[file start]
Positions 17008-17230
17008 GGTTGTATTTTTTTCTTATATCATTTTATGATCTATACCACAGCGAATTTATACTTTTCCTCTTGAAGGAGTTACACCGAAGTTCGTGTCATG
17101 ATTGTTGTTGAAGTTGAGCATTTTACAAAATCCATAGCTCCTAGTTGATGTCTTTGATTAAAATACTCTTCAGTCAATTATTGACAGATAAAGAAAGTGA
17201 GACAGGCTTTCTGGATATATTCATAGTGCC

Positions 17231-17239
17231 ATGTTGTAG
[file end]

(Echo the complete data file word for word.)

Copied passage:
Positions 17008-17230
17008 GGTTGTATTTTTTTCTTATATCATTTTATGATCTATACCACAGCGAATTTATACTTTTCCTCTTGAAGGAGTTACACCGAAGTTCGTGTCATG
17101 ATTGTTGTTGAAGTTGAGCATTTTACAAAATCCATAGCTCCTAGTTGATGTCTTTGATTAAAATACTCTTCAGTCAATTATTGACAGATAAAGAAAGTGA
17201 GACAGGCTTTCTGGATATATTCATAGTGCC

Positions 17231-17239
17231 ATGTTGTAG